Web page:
I’ve been doing some thinking lately (look out!).
During the day, I spend a lot of time of Car Dealer Websites, browsing, clicking, checking out the user-friendliness.
It’s been a common trend that I’ve noticed – The ability to login to the backend of the site is big and clear. It’s often it’s very own attractive icon saying “SALESMAN LOGIN!” or something of the sort. There’s a way to check a master list of inventory on almost every site. Live chat is present on about half of the websites I visit. The ability to search for a specific car doesn’t exist on nearly enough sites.
My guess is that the powers that be sat at a round table and wondered what features would make their website work best for them. While I agree that a dealer website has a function to be beneficial for the management and sales team, in many cases, the main function of the website is being ignored: The website exists to make a better, easier, efficient, and generally more convenient experience for the customer. After all, you’re trying to sell them your product. They are your success.
It amazed me at how many sites didn’t have a clearly visible search option. I e-mailed one dealer as a friendly “Hey, it took me 10 minutes to find your search page!” and he replied “Well, did you check the site map?”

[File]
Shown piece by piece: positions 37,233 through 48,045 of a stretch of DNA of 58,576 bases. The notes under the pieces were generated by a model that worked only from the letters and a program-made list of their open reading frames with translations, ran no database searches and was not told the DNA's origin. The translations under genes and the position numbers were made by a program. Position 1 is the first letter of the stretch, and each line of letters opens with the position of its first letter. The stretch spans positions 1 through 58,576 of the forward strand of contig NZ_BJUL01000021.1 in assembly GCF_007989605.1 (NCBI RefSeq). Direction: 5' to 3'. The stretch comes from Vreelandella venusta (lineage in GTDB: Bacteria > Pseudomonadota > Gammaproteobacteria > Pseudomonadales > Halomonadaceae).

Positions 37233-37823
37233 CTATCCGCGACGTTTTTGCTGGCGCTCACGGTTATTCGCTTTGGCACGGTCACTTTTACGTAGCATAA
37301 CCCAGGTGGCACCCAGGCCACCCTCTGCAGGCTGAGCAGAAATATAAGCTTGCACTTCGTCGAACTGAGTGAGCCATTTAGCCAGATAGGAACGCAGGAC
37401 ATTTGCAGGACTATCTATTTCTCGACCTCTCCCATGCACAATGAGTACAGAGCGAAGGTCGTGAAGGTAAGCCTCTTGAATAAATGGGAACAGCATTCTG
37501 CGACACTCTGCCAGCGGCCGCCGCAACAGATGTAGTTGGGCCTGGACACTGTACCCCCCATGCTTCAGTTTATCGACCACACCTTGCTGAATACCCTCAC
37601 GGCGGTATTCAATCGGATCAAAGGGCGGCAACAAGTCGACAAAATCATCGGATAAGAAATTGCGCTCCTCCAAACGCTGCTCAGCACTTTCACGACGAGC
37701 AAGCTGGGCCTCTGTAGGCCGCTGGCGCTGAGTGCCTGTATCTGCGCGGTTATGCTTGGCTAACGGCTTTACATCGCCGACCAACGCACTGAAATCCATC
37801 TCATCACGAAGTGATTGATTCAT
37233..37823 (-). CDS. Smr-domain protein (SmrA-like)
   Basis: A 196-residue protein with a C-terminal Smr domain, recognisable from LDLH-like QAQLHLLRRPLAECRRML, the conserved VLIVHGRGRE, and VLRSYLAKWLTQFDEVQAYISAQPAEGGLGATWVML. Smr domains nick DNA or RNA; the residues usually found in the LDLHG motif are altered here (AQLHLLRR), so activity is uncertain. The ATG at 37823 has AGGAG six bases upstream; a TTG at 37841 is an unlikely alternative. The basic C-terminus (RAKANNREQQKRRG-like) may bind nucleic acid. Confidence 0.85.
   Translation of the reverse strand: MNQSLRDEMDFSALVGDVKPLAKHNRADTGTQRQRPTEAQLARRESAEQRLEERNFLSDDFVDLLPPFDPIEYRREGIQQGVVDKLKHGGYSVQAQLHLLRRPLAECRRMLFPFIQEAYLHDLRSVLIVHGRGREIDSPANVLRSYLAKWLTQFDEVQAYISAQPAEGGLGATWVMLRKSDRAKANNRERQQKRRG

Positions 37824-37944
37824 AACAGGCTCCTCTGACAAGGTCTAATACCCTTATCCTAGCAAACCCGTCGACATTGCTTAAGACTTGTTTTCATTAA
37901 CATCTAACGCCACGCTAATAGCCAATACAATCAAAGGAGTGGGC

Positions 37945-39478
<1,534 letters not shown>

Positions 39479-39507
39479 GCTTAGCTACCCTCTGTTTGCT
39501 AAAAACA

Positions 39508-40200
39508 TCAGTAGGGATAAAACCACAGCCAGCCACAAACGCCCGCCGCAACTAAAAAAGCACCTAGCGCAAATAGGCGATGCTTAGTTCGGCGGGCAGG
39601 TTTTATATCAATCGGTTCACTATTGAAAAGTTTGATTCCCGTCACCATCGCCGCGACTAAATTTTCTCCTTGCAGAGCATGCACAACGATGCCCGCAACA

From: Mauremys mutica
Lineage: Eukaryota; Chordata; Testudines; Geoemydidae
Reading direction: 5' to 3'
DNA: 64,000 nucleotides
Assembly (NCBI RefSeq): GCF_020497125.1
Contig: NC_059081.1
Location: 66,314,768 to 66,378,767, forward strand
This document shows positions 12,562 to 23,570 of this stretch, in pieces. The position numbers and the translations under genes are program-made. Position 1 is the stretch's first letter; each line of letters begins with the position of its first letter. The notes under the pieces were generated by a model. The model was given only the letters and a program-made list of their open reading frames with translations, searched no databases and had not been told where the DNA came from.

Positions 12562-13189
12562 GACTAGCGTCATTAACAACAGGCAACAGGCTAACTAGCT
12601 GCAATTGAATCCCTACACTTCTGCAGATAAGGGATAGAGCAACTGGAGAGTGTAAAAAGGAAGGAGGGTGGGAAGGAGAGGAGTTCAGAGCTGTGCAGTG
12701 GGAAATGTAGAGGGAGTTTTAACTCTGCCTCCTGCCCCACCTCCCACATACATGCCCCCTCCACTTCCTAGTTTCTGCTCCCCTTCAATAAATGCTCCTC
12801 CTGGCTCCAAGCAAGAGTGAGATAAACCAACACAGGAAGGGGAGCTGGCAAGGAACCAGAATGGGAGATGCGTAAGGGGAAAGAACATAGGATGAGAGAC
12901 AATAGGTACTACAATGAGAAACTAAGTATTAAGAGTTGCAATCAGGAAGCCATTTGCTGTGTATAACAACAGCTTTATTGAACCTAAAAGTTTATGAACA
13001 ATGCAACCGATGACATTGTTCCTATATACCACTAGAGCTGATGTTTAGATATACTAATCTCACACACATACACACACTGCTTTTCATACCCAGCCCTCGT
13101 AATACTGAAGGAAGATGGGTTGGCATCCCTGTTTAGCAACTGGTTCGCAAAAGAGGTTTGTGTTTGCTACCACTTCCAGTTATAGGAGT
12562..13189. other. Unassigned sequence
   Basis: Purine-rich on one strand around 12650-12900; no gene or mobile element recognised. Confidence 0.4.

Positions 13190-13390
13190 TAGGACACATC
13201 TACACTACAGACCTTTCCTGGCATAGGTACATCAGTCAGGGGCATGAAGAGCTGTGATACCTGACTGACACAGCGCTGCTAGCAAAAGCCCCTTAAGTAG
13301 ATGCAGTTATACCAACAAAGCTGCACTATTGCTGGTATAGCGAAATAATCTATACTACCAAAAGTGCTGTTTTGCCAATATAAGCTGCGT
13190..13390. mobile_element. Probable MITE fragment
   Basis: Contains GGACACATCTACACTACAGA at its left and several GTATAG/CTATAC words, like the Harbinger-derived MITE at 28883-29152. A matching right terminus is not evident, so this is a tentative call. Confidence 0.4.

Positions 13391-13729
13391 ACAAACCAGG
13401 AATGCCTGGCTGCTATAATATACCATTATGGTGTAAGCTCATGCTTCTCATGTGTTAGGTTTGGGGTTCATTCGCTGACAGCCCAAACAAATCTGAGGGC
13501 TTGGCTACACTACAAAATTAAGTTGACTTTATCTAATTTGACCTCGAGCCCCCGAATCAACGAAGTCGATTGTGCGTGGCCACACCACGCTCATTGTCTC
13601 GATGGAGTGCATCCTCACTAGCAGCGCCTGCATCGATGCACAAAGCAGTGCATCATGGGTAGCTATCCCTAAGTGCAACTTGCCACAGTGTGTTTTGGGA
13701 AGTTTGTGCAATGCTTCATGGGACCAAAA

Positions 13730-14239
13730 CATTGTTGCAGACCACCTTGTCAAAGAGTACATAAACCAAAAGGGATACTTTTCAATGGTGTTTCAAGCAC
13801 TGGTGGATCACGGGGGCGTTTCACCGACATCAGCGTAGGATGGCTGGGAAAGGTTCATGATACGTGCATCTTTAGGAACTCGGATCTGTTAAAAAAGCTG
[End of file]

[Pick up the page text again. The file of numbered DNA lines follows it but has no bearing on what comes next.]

…The site map. Really?
You can’t assume that everyone knows how to find your sitemap and navigate from it. Heck, I wasn’t even sure what a site map was until I got into doing SEO. Will SEO experts buy cars? Yes. Are all of your customers SEO experts? No.
Your features have to be clear, easy to find, and easy to use.
As a consumer, I love the ability to build my own vehicle. That’s probably one of the most appealing features on a dealer’s website. The age-old stigma surrounding the cut-throat, pushy salesman still remain intact, no matter how inaccurate (sometimes accurate) it is.
The explosion of the internet has allowed the consumer to shop quietly, safely, and conveniently from their own home, on their sofa, in their pajamas, over morning coffee. Whether or not you WANT them to come to your dealership is neither here ‘nor there. They want to do as much shopping as they can from home. So, you must cater to their needs and wants.
If a customer walked into your showroom and said right up front that they wanted a brand new 4 door sedan, would you insist on them getting a pre-owned 2 door coupe because you want to sell that car? Does it really matter what you want in this situation?
Not at all.
The customer is driving the ship, and you’re on board for the ride. They make the decisions, and while you can influence them, what they want will inevitably prevail.
Again, the customer is on your website because they want what you’ve got. They want an easy, user-friendly experience. They don’t want to log onto your site and be confused. They don’t want to spend 30 minutes trying to find the search button, your phone number, or directions to your place. Just as quickly as they found you on Google, they can click the back button and move onto the dealer next door who built their website around their customer.